In my short time working for Hable, April has to go down as one of the most amazing months in my entire career. This is not so much to do with us as a company but rather everything to do with our customers.
In March, when COVID-19 hit the UK and schools were starting to realise that they would have to close, many of our customers got in touch to see how we could work together and get their teachers set up for remote teaching as quickly as possible. With the Easter holidays approaching at that time, schools spent the time before the holidays getting all the technical work in place, adjusting timetables and expectations. Then came what is often the biggest challenge around any change – planning for the training needed to get teachers ready to change the way that they teach to adapt to a new situation.
It’s at this point I want to highlight what a difference it is for teachers to switch to a remote teaching model. This is not just like simply working from home in any way, shape or form.
This is like learning to do your job in a completely different way in the space of 2 weeks, and I mean totally different.
Among the many challenges, the fact is that the pedagogical approaches a teacher uses in the classroom may not work at all in a remote environment. On top of this, the resources a teacher has designed for use in face-to-face lessons may no longer serve their purpose. Many teachers are not only having to learn how to navigate a completely new technology (such as Microsoft Teams) they are also having to learn a whole new way of doing their job, as well as recreating all the resources needed to deliver quality content to their pupils.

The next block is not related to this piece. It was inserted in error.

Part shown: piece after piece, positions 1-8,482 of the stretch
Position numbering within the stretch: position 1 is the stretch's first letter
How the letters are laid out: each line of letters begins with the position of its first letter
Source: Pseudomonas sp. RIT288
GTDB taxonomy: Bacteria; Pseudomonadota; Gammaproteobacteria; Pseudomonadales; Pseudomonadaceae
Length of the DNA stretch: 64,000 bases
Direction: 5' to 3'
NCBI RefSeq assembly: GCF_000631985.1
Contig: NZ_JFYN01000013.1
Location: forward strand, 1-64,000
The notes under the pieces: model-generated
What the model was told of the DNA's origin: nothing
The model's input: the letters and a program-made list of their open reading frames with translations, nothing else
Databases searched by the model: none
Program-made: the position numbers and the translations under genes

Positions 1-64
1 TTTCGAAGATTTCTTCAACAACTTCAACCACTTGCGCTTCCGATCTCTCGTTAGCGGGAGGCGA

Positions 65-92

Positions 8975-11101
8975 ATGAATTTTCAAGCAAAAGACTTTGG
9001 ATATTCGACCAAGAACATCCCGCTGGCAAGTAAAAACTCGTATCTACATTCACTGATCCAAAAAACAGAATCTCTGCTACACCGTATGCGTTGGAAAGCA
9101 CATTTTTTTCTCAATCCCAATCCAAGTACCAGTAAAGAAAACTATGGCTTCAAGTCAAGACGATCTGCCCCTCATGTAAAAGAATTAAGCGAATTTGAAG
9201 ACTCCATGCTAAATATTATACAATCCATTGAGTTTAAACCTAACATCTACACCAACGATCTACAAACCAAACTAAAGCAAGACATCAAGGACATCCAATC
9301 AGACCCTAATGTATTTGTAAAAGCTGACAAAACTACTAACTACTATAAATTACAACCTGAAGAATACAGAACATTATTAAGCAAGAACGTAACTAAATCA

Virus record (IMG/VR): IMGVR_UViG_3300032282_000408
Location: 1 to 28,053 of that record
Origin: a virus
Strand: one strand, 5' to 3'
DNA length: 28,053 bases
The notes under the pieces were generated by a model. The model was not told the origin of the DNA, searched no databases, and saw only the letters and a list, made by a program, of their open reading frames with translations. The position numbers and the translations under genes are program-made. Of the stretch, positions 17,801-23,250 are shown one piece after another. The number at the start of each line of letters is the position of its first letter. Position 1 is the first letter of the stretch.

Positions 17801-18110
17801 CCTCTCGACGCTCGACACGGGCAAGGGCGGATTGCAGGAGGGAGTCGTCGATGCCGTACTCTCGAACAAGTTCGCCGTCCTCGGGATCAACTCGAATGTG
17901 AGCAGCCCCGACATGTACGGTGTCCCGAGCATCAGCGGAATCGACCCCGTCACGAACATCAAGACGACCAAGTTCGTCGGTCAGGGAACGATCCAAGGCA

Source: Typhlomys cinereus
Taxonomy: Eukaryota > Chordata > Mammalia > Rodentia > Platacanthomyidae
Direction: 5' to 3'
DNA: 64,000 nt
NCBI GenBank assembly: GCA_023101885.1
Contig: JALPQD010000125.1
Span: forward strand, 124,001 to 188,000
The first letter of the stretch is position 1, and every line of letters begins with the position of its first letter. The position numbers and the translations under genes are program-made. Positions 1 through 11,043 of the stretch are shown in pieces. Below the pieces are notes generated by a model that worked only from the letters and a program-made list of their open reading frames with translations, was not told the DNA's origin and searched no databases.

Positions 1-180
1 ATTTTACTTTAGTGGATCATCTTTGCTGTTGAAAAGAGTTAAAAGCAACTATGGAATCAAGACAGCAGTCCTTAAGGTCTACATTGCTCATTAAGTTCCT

Think about that for a moment and try to imagine doing that yourself. It’s staggering!
It would be staggering to do it in 6 months, let alone the 2 weeks most teachers have had.
Once the holidays arrived, the schools I was working with kicked off their training programmes. Now remember, this is in the holidays when teachers are, in theory, not required to work. During April, I had 685 people attend my training sessions I was delivering to schools.
With some of the schools I work with, we offered a menu of sessions designed to give teachers a range of tools and skills they might need. It would have been easy for teachers to choose to sign up for only the basic skills training and not put the extra effort in, but that was not what we saw at all. We had teachers at all stages of their careers signing up to every session possible. The pedagogical discussions in the sessions I was involved in were fascinating. The questions were not ‘where do I click to do this’, it was ‘I am trying to achieve this, how can I best do it?’
Anyone who has ever trained people to use technology knows there are some people who just don’t considered themselves to be ‘tech people’ and can really struggle to pick up the skills needed to use new technologies. In this situation, it was these people who turned up time and again to training sessions, asked questions, came to drop-in sessions, watched videos and put in the practise to make sure they did the best they could.
The level of dedication these teachers showed to ensuring their pupils received the best possible education during this difficult time was so inspiring. I was lucky enough to work with a dedicated group of teachers over the month of April, but I know this same thing has been happening all over the world.
Let’s all take a moment to celebrate and recognise that teachers simply are amazing!
If you would like practical, hands-on guidance and training to get your team up and running on Microsoft Teams, please do get in touch and we can help you either remotely or through on-site training.